Inflammatory aneurysms are usually seen in the abdominal aorta and are characterised by the presence of a soft tissue rind around the aorta on cross-sectional imaging (figure 8). The soft tissue thickening may adhere to adjacent retroperitoneal structures (commonly duodenum and ureters) leading to loss of periaortic fat planes or medial deviation of ureters. Absence of periaortic fluid and air differentiates inflammatory aneurysm from mycotic aneurysm.44 ,45 The differentiation is important since, as opposed to mycotic aneurysm, these are managed by steroids and immunosuppressive drugs.46 Typically, these aneurysms are less likely to rupture than atherosclerotic aortic aneurysms.

Figure 8

A thirty-four-year-old man with fever, abdominal pain and unexplained weight loss. An axial postcontrast CT image showing thick soft tissue rind encasing the aneurysmally dilated abdominal aorta at the level of the proximal inferior mesenteric artery in keeping with inflammatory aortic aneurysm.

Aortic dissection


AD is the most common aortic emergency and is usually related to intimal tears, causing entry of blood into the aortic media, resulting in dissection of media and formation of a double channel aorta. The reported approximate incidence of AD is 2.6–3.5 per 100 000 person-years. Hypertension is the most common risk factor for AD, while47 ,48 the other risk factors include pre-existing aortic diseases, aortic valve disease, family history of aortic diseases, history of cardiac surgery, cigarette smoking, direct blunt chest trauma and use of intravenous drugs like cocaine and amphetamines.9

Classification and management

AD is classified based on anatomical location (Stanford or DeBakey classification) and time from onset (acute, subacute or chronic).49 ,50 Dissection is considered acute if the onset of symptoms of suspected AD occurred less than 2 weeks from presentation, subacute between 15 days and 90 days and chronic if the patient presents more than 90 days after symptoms. The Stanford system classifies the dissection into Type A and Type B. Type A, accounting for the majority, affects the ascending aorta while type B affects the descending aorta and/or the aortic arch (figure 9). Stanford classification is more commonly used since it is clinically more relevant. Type A dissections are managed surgically while type B dissections are usually treated conservatively with antihypertensive therapy or by endovascular stent repair unless complicated by end-organ ischaemia or persistent symptoms.50 The randomised trials of INvestigation of STEnt Grafts in Patients with Type B Aortic Dissection (INSTEAD), its extension (INSTEAD-XL) and the International Registry of Acute Aortic Dissection have found no overall mortality benefit, but decreased aorta-specific mortality with thoracic endovascular stent repair as compared with medical management in patients with type B AD.51 ,52 ,53 Type A and Type B ADs can result in malperfusion symptoms due to branch vessel obstruction. The branch vessel obstructions can be dynamic or static (figure 10). Recognition of these subtypes is important to formulate the treatment plan. In dynamic obstruction, the vessel arises from the true lumen but the intimal flap prolapses within the origin of the vessel causing obstruction of the vessel origin. Dynamic obstruction is treated with flap fenestration to decrease the pressure within the false lumen thereby decreasing prolapse of the intimal flap. Static obstruction is caused by extension of the intimal flap into the branch vessel and is treated by stenting of the true lumen.54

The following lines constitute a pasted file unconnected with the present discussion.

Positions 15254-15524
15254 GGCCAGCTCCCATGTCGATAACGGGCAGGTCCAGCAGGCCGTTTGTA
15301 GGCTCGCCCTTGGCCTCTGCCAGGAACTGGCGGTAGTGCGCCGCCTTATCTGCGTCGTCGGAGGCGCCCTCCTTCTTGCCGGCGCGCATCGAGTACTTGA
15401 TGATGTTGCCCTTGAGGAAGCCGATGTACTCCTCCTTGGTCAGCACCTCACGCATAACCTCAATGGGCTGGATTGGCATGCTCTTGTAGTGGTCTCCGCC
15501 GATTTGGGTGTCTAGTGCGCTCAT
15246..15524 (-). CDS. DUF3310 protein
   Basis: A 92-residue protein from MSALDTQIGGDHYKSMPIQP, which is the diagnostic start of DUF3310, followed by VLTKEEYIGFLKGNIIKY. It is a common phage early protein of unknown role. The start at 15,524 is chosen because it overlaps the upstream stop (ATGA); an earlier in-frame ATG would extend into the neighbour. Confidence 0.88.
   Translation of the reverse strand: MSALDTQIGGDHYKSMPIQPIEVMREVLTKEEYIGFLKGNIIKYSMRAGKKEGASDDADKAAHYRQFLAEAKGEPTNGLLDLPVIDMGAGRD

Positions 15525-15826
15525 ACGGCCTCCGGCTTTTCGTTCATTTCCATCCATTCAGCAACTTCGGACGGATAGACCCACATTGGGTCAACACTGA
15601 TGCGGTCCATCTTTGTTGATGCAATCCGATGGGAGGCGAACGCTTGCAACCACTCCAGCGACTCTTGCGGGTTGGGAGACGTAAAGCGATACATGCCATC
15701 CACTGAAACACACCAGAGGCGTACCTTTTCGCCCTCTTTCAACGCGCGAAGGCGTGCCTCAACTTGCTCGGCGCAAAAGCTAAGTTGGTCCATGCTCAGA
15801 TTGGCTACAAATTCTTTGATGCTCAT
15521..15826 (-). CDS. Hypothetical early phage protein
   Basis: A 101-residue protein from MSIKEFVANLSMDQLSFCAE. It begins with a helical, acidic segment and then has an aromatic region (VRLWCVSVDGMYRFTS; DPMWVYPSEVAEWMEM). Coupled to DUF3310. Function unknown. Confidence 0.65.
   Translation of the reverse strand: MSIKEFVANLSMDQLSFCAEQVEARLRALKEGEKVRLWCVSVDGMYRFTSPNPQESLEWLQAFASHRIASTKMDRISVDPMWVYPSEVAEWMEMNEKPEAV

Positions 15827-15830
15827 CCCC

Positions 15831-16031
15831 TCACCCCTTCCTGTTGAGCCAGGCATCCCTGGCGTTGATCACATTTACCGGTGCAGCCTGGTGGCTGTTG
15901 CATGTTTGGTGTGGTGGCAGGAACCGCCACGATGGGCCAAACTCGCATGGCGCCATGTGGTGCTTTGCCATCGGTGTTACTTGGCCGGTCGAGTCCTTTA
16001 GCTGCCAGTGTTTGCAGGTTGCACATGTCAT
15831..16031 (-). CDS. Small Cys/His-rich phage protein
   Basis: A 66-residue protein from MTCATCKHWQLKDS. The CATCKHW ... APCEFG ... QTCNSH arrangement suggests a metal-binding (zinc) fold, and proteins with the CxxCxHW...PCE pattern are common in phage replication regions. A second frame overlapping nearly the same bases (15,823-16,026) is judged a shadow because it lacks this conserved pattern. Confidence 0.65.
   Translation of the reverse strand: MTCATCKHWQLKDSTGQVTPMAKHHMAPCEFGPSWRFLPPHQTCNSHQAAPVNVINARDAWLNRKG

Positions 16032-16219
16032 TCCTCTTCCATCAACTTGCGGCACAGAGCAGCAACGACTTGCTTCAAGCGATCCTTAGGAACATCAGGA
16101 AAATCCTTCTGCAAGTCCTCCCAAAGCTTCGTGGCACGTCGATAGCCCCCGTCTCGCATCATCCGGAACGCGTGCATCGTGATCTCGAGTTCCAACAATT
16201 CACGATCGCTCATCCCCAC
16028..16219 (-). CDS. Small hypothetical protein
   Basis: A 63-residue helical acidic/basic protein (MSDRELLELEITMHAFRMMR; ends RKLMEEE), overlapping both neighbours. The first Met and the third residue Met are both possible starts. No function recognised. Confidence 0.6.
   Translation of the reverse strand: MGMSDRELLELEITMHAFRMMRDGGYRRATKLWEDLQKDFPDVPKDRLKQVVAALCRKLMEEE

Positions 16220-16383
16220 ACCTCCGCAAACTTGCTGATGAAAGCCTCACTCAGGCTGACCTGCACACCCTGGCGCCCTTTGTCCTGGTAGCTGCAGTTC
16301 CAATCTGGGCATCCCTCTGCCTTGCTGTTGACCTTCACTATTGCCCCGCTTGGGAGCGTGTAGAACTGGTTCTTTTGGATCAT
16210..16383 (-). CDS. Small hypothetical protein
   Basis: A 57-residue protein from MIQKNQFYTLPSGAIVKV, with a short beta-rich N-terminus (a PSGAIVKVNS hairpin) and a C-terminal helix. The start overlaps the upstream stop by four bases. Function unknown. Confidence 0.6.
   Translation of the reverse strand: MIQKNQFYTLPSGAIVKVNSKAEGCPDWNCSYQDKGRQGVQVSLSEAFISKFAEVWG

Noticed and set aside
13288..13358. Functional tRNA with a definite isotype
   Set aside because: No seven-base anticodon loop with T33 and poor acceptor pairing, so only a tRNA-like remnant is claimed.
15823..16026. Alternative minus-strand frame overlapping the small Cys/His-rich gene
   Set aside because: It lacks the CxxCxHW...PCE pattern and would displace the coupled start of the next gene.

Figure 9

Graphical illustrations showing Stanford and DeBakey classifications of aortic dissection.

Figure 10

Graphical illustrations showing the pathogenesis and treatment plan for two types of branch vessel occlusions in patients with acute aortic dissection.

Role of imaging in management

CT is usually the initial cross-sectional imaging in patients with suspected AD. In patients with AD with calcified intima, non-contrast CT may show internal displacement of calcified intima within the aorta. Non-contrast CT can also suggest periaortic soft tissue from haemorrhage and may identify rupture. On contrast-enhanced scans, the presence of an intimal flap separating the true lumen and the false lumen is the hallmark of AD (figure 11). Demonstration of entrance intimal tear, and identification of true lumen and false lumen are important especially in patients in whom endovascular management is contemplated since the endograft must be deployed in the true lumen and should obliterate the proximal intimal tear.

Figure 11

A sixty-one-year-old man with a history of uncontrolled hypertension and acute chest pain. The graphical illustration image (A) shows pathogenesis of aortic dissection. Axial CT images (B and C) demonstrating classical Stanford type A aortic dissection causing aneurysmal dilation of the ascending aorta and dissection flap extension into the abdominal aorta with complete thrombotic occlusion of the superior mesenteric artery (arrow) resulting in acute mesenteric ischaemia.